n De Arte - Exhibiting 'Africa' in Africa - an impossible conundrum? Take 2 : collecting and curating
|Article Title||Exhibiting 'Africa' in Africa - an impossible conundrum? Take 2 : collecting and curating|
|© Publisher:||UNISA Press|
|Affiliations||1 University of the Witwatersrand|
|Publication Date||Jan 2013|
|Pages||68 - 75|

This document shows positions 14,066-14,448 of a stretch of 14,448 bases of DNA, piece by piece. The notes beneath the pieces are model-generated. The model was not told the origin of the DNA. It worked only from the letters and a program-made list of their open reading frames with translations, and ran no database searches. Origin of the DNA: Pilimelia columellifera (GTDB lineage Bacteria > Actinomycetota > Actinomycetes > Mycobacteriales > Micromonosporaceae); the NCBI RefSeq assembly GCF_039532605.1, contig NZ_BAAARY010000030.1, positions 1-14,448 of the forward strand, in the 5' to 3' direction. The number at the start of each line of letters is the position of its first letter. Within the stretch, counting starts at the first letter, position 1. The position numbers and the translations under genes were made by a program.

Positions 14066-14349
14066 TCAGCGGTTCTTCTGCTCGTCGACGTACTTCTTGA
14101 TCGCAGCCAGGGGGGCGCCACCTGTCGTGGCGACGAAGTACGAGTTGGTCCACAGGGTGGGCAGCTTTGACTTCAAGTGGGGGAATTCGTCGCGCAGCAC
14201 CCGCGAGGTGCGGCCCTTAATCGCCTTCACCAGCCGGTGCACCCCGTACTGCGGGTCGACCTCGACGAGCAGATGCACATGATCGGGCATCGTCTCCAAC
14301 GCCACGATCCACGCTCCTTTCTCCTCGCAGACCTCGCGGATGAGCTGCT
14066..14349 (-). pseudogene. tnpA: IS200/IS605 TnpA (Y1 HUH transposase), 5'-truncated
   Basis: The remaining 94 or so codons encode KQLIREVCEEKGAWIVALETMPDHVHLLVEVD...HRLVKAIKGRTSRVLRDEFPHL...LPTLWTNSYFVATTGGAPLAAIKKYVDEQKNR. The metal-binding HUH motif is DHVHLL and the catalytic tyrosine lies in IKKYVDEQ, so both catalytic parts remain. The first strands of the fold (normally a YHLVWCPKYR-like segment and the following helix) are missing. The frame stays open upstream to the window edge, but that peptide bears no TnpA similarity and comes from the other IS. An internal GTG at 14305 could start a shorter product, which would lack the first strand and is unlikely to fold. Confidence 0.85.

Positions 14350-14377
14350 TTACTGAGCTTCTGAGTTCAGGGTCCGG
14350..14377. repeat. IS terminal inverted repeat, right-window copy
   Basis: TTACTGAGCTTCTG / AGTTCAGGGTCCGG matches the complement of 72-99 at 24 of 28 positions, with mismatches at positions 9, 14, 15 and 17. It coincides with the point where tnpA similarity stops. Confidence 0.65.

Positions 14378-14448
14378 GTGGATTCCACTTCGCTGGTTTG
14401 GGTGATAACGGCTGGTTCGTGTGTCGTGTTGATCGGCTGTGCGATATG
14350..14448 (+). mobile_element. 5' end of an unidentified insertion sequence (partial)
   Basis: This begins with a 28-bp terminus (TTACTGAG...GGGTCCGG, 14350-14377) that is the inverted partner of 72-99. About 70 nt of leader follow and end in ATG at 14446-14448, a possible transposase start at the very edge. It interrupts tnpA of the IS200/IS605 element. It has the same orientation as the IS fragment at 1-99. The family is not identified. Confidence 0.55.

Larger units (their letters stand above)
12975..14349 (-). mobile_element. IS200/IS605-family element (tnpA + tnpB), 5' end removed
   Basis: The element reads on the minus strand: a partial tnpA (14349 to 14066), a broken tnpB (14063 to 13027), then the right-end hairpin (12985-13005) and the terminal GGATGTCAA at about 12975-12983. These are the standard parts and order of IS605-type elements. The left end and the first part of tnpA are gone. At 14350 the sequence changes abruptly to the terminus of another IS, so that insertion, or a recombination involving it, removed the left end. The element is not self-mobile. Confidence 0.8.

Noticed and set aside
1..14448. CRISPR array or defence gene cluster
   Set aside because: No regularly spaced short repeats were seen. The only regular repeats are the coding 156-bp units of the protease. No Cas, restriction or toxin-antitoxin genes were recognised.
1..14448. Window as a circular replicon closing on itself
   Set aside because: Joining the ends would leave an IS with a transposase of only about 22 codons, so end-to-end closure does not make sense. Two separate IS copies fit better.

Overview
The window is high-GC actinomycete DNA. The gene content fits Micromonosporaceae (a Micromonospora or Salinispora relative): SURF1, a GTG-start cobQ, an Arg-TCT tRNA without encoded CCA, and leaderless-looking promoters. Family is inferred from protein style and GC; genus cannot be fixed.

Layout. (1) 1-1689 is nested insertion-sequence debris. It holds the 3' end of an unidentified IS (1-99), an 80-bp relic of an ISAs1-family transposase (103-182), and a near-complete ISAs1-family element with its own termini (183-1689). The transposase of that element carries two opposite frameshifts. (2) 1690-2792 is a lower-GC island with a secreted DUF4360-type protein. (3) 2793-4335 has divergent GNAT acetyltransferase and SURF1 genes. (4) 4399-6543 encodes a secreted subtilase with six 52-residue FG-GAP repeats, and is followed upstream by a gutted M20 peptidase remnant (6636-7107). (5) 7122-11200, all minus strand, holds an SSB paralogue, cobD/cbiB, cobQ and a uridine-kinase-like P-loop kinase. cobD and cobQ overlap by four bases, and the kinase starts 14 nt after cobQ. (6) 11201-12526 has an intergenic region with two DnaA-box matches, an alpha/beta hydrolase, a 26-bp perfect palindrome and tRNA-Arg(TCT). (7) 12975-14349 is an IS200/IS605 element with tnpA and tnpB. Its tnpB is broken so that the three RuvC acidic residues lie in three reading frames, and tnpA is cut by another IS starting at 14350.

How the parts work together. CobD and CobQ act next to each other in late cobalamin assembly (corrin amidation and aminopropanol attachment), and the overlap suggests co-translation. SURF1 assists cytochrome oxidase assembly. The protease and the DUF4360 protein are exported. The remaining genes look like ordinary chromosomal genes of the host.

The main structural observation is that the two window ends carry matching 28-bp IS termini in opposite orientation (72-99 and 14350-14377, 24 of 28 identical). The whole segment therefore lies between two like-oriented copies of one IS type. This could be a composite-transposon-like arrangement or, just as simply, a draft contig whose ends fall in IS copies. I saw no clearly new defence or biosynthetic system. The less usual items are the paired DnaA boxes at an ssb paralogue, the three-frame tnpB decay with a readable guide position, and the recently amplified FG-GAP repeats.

In November 2011, the Wits Art Museum (WAM) acquired a major work, a very large sculpture by the recently deceased artist Jackson Hlungwani. This work, whose title may be God's Hand, was removed from a building in downtown Johannesburg where it had resided since being purchased 1992, and placed in a corner of the new WAM, where it will most likely spend the next 20 years. It is not the only work by Jackson Hlungwani to have achieved such permanent viewing status: the giant Adam and the Birth of Eve, acquired by the Johannesburg Art Gallery (JAG) in 1989, and installed there by the artist (Spiro Cohen 1992 & 1993), has been on view since its arrival and has remained in its place throughout the run of many prestigious exhibitions held at JAG, including 'Africa Remix' (Njami 2008). In WAM, the Hand of God has joined Hlungwani's Altar for God which is situated at the main entrance off the street, but also visible from the street. This famous work, acquired for the Standard Bank Collection of African Art at Wits in 1989, will also not be moved easily, having now been given its own place on a raised platform of hardened steel.
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